© 2019 by the authors. Licensee MDPI, Basel, Switzerland. Lack of standardization of clinically compliant culture protocols of mesenchymal stem cells for re-implantation in humans have hindered clinical progress in the field of tissue regeneration to repair maxillofacial and orthopedic defects. The goal of this study was to establish a clinically relevant osteogenic protocol for collection and expansion of autologous stem cells to be used at Marshall University for re-implantation and repair of maxillofacial and orthopedic conditions. Human bone marrow (hBM) samples were collected from patients undergoing intramedullary nail fixation for closed femoral fractures. hBM mesenchymal cells were expanded by growing them first in Petri dishes for two weeks, followed by a week of culture using Perfecta 3D Hanging Drop Plates®. Various scaffold materials were tested and analyzed for cellular integration, vitality, and differentiation capacity of harvested hBM-MSCs including: 60/40 blend of hydroxyapatite biomatrix; Acellular bone composite discs; Allowash®, cancellous bone cubes; PLGA (poly lactic-co-glycolic acid); and Woven chitin derived fiber. We found that the 3D spheroid culture allowed production of hBM mesenchymal cells that retained osteoblast differentiation capacity over a monolayer culture of hBM-MSCs without the need to use chemical or hormonal modulation. We also observed that hydroxyapatite and Allowash cancellous bone scaffolds allowed better cell integration and viability properties as compared to other materials tested in this study. In conclusion, the multimodal culture methodology we developed creates actively differentiating stem-cell spheroids that can then be readily utilized in clinical practices to improve the regeneration of tissues of the head and the body.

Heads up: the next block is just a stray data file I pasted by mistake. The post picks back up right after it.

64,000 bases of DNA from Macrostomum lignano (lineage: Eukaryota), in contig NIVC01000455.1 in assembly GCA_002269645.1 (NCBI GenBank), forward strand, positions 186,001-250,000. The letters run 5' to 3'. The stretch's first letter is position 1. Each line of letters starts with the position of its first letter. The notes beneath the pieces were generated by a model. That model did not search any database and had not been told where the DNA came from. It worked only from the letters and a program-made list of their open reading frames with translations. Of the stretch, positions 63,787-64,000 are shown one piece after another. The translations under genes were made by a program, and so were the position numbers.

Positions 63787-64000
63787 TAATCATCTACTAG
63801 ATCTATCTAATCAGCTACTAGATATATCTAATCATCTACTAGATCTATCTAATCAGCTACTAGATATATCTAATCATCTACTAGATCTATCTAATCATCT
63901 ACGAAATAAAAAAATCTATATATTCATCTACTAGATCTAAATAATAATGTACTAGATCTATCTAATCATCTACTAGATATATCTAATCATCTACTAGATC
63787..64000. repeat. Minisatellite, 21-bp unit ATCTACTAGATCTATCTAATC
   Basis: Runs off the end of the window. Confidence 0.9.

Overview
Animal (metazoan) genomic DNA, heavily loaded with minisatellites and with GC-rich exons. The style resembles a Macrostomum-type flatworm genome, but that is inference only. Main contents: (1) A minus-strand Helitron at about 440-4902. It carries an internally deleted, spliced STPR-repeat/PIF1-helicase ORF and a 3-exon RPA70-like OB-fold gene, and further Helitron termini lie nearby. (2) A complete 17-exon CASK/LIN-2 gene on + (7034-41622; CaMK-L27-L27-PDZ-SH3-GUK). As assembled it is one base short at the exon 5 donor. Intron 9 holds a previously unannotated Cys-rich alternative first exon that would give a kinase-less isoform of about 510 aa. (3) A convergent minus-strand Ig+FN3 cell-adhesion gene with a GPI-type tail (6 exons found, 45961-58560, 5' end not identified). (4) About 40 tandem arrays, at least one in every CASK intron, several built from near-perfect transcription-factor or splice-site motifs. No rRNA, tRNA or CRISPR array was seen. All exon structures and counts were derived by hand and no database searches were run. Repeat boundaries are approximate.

De Carlo, F., Thomas, L., Brooke, B., Varney, E. T., Nande, R., Boskovic, O., Marshall, G. D., Claudio, P. P., & Howard, C. M. (2019). Microbubble-mediated delivery of human adenoviruses does not elicit innate and adaptive immunity response in an immunocompetent mouse model of prostate cancer. Journal of Translational Medicine, 17(1), 19. https://doi.org/10.1186/s12967-019-1771-0